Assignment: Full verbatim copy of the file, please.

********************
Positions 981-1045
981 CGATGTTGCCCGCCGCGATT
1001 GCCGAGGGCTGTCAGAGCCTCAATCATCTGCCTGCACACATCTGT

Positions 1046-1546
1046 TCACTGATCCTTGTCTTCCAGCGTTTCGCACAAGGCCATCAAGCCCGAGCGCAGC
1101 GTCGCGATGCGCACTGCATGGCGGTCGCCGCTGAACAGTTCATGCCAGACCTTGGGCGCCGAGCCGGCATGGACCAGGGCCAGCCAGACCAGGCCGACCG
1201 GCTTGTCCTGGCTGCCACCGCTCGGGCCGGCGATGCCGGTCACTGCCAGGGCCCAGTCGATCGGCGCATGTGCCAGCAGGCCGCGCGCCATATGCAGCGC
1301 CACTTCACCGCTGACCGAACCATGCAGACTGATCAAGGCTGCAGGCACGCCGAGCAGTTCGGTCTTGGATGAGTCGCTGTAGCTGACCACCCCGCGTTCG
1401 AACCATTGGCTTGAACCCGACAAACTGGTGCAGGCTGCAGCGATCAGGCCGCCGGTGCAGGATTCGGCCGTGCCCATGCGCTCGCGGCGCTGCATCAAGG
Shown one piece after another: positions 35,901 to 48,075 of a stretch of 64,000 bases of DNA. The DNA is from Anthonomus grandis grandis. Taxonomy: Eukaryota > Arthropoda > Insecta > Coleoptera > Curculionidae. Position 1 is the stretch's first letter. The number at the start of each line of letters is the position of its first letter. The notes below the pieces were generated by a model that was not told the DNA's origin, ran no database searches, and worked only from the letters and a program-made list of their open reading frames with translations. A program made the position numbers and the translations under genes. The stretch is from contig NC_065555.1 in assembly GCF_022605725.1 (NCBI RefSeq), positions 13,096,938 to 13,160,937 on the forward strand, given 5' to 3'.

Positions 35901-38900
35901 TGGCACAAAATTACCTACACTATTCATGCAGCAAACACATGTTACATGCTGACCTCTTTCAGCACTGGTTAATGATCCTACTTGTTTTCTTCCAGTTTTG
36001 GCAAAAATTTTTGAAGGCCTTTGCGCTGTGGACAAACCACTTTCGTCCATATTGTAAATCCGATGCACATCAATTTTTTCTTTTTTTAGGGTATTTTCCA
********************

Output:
Positions 981-1045
981 CGATGTTGCCCGCCGCGATT
1001 GCCGAGGGCTGTCAGAGCCTCAATCATCTGCCTGCACACATCTGT

Positions 1046-1546
1046 TCACTGATCCTTGTCTTCCAGCGTTTCGCACAAGGCCATCAAGCCCGAGCGCAGC
1101 GTCGCGATGCGCACTGCATGGCGGTCGCCGCTGAACAGTTCATGCCAGACCTTGGGCGCCGAGCCGGCATGGACCAGGGCCAGCCAGACCAGGCCGACCG
1201 GCTTGTCCTGGCTGCCACCGCTCGGGCCGGCGATGCCGGTCACTGCCAGGGCCCAGTCGATCGGCGCATGTGCCAGCAGGCCGCGCGCCATATGCAGCGC
1301 CACTTCACCGCTGACCGAACCATGCAGACTGATCAAGGCTGCAGGCACGCCGAGCAGTTCGGTCTTGGATGAGTCGCTGTAGCTGACCACCCCGCGTTCG
1401 AACCATTGGCTTGAACCCGACAAACTGGTGCAGGCTGCAGCGATCAGGCCGCCGGTGCAGGATTCGGCCGTGCCCATGCGCTCGCGGCGCTGCATCAAGG
Shown one piece after another: positions 35,901 to 48,075 of a stretch of 64,000 bases of DNA. The DNA is from Anthonomus grandis grandis. Taxonomy: Eukaryota > Arthropoda > Insecta > Coleoptera > Curculionidae. Position 1 is the stretch's first letter. The number at the start of each line of letters is the position of its first letter. The notes below the pieces were generated by a model that was not told the DNA's origin, ran no database searches, and worked only from the letters and a program-made list of their open reading frames with translations. A program made the position numbers and the translations under genes. The stretch is from contig NC_065555.1 in assembly GCF_022605725.1 (NCBI RefSeq), positions 13,096,938 to 13,160,937 on the forward strand, given 5' to 3'.

Positions 35901-38900
35901 TGGCACAAAATTACCTACACTATTCATGCAGCAAACACATGTTACATGCTGACCTCTTTCAGCACTGGTTAATGATCCTACTTGTTTTCTTCCAGTTTTG
36001 GCAAAAATTTTTGAAGGCCTTTGCGCTGTGGACAAACCACTTTCGTCCATATTGTAAATCCGATGCACATCAATTTTTTCTTTTTTTAGGGTATTTTCCA